Hello friends and thank you for all the support and valuable information that you all taught me.
Special thanks to Trebor; kozikowski; billw58. They gave me very useful tips to remove the background noise.
Now that I achieved a clean background noise, I am now once again in need of your kind expertise:
• I applied all the suggested steps in the order that was suggested to make my talk clips clean (please see below).
• I have added 3 additional clips audio talk clips from other people. In addition, I will add their inputs to my audio talk clips.
• Since, their mics are different, and surely, they have different mic levels, and other factors.
• I want you to please help me in:
A. Suggesting effects that will adjust all the combined (from different mics and users) audio levels,
and balancing various audio levels.
B. What is the order of placing your suggested effects in the below steps?
I. Sound Formatting exports
A. While Recording: Use 44100 Hz and 32 bit float.
B. Export a raw capture copy at 32-bit WAV (and back it up)
C. Do all editing in Audacity at 32-bit float (that gives you the headroom you need)
D. Export final production to WAV 44100 Hz and 16 bit float (and back it up) - this is your master and you can burn CDs from this.
E. Export to MP3: 128 kbps - for use on a portable player
II. Suggested work flow to reduce noise:
- Amplify on default settings, (i.e. to 0dB).
- select a region for the noise-profile which has no voice.
- Apply Audacity’s native Noise Reduction (with the settings).
- Optional : select all of your track and put the code below in the Nyquist prompt to remove the faint 1KHz whine + 10 harmonics.
- Select any conspicuous unwanted noises between phrases, e.g. 11.40-11.60sec, press “Ctrl” +“L” to silence them.
Note: Make sure you remove all the unwanted noise in the silence parts (conspicuous unwanted noises (spikes)) which occur between phrases. Silence spikes by selecting them and pressing ‘Ctrl’ +‘L’, then apply noise-gate.
Then select the entire track and apply a noise-gate to squelch the noise between the phrases.
- Select the entire rack and apply a limiter to reduce the variation in volume, and make the track generally louder.
- Use Notch Filter at 171Hz Q=10.
- Steve’s pseudo-stereo plugin (“make stereo track”).
- and de-essing via “Spitfish” plugin.
Chris’s Compressor will even out volume variations in a performance. It’s the software equivalent of the broadcast compressor.
Thanks for the reply. Using the compressor effect sounds like a good idea, but maybe I need a little assistance.
I tried it with the below combo, but it still did not level the different recorded audios (different users that recorded audios from different locations).
Do you think I should amplify each recorded audio clip separately, then have them all in one audio file, and then apply the compressor?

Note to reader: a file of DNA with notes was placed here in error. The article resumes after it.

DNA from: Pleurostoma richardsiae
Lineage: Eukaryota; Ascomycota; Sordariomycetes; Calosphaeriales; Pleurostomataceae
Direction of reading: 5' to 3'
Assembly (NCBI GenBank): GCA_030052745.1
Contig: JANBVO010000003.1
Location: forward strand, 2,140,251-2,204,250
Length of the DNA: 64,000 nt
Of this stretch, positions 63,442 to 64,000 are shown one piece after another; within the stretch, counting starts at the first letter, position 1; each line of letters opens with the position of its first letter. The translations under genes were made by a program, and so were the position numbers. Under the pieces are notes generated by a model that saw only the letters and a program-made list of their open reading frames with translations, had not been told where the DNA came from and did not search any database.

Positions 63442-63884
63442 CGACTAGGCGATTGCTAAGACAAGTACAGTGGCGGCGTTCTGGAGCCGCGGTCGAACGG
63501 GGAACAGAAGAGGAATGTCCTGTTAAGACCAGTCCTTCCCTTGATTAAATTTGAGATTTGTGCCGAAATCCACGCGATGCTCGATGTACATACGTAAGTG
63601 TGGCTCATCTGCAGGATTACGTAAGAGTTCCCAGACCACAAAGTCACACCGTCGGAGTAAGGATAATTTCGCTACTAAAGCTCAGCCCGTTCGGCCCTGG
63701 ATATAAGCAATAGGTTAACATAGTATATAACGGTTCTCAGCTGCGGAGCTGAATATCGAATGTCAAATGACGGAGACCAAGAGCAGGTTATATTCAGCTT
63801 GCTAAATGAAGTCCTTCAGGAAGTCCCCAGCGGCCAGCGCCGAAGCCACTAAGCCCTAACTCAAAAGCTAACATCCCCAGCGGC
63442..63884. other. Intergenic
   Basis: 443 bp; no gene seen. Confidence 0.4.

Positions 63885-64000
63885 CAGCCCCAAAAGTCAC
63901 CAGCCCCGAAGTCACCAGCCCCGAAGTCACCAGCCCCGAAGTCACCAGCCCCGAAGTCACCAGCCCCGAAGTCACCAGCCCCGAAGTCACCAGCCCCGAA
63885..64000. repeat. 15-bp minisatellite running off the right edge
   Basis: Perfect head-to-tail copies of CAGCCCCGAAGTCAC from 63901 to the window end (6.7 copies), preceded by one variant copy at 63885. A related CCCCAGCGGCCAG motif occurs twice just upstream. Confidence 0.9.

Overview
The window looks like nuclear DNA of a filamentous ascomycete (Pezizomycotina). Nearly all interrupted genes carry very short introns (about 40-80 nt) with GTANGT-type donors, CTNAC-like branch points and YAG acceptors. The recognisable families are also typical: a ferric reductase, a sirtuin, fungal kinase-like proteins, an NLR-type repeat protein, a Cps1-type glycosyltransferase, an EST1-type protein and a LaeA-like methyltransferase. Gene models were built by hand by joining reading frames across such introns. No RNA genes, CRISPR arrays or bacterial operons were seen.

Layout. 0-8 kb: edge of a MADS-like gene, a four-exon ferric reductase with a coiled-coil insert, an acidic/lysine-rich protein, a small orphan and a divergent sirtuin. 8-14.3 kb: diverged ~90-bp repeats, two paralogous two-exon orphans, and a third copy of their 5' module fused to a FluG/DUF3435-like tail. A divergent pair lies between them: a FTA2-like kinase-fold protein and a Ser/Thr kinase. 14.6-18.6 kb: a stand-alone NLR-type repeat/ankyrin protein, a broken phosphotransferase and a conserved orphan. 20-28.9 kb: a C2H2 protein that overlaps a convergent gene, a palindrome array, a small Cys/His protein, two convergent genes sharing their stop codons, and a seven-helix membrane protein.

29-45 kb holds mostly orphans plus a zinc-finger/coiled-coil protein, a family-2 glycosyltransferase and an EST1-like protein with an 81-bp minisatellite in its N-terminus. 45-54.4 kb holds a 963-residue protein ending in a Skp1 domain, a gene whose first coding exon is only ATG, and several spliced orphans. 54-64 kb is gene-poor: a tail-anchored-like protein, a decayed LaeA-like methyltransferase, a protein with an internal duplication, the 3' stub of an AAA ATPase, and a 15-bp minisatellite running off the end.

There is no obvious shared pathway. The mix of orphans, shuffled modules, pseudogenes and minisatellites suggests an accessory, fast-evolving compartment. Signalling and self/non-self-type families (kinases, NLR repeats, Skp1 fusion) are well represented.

i am asking because maybe when each user/recorder made their recordings the loudness of the recording is not the same?
Your valuable feedback is always appreciated.
You may be using it wrong. I use Chris on a spoken word radio show where the two performers are wildly out of balance with each other. I change the first value, Compression Ratio from 0.5 to 0.77 and it smoothes out the volume variations just like the radio station does. You can use the default values and it should work well.
When you have Audacity open select the whole show by double-clicking in the blue waves.
Effect > Compress Dynamics 1.2.6… > OK.
The filter will be down at the bottom of the effect tool list. There should be a very noticeable change in the volume and evenness of the show.
Thanks, you are right. I finally downloaded the correct effect and the correct version. and you are right the effect worked well now.
i was wondering do you think it is a good idea to:
a. I should highlight each audio clip separately.
b. Amplify each clip with the default amplification levels.
a & b before I apply the compression?
One of the nice things about Chris’s software is it takes a lot of the work out of your hands – similar to a broadcast compressor. Nobody is going to drive up the hill to adjust the transmitter compressors for each song. It has to be set and checked every couple of months to make sure it didn’t break.
Here’s an illustration of Chris before and after. This is a segment of “Car Talk” and the podcast is a festival of volume variations – or at least it is before Chris. Note the After is louder, doesn’t overload or clip, and even though the theatrical expression is still there, the overall volume variations are gone.
You can probably leave all your clips alone and just apply Chris to the whole thing and listen to how they come out. If the clips are far enough off, then you will need to go the rescue route before yo do anything else.
I can’t help thinking as I read all this, are you planning on going through all that for each show? That plus editing time means you have identified your new career. Editing is one thing, but part of your process is show rescue. You should not have to “rescue” each show. Past the first one, you figure out what’s wrong with the shoot and fix it. Noise Removal, notch filters, etc., all affect the quality of the music no matter how carefully you apply them.
You’re training someone else how to do this, right, so when you get hit by a semi on the interstate the band won’t have to start over?